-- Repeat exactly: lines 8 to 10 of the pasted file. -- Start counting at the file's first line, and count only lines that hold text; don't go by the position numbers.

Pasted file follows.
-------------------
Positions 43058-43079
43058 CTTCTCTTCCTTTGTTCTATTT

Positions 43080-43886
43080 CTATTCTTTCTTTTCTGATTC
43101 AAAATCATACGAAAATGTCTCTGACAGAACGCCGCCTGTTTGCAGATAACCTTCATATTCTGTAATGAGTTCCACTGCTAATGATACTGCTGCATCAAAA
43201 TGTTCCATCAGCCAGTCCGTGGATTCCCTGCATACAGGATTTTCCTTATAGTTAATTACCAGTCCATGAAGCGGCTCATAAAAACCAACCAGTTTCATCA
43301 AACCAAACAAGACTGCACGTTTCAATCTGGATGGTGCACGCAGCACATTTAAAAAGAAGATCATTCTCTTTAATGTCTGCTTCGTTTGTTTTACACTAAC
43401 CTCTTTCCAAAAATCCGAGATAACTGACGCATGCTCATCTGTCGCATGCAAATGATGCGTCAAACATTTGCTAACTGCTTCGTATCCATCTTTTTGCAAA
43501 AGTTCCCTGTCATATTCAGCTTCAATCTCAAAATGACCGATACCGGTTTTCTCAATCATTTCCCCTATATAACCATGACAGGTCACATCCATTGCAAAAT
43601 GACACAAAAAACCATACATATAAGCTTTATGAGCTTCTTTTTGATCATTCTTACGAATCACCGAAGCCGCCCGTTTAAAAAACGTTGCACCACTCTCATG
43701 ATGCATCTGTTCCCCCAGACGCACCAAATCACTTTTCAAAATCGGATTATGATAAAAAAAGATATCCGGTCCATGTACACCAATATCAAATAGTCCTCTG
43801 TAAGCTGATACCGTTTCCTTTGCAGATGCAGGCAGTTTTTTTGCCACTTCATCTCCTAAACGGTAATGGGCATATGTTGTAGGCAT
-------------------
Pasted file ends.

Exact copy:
43401 CTCTTTCCAAAAATCCGAGATAACTGACGCATGCTCATCTGTCGCATGCAAATGATGCGTCAAACATTTGCTAACTGCTTCGTATCCATCTTTTTGCAAA
43501 AGTTCCCTGTCATATTCAGCTTCAATCTCAAAATGACCGATACCGGTTTTCTCAATCATTTCCCCTATATAACCATGACAGGTCACATCCATTGCAAAAT
43601 GACACAAAAAACCATACATATAAGCTTTATGAGCTTCTTTTTGATCATTCTTACGAATCACCGAAGCCGCCCGTTTAAAAAACGTTGCACCACTCTCATG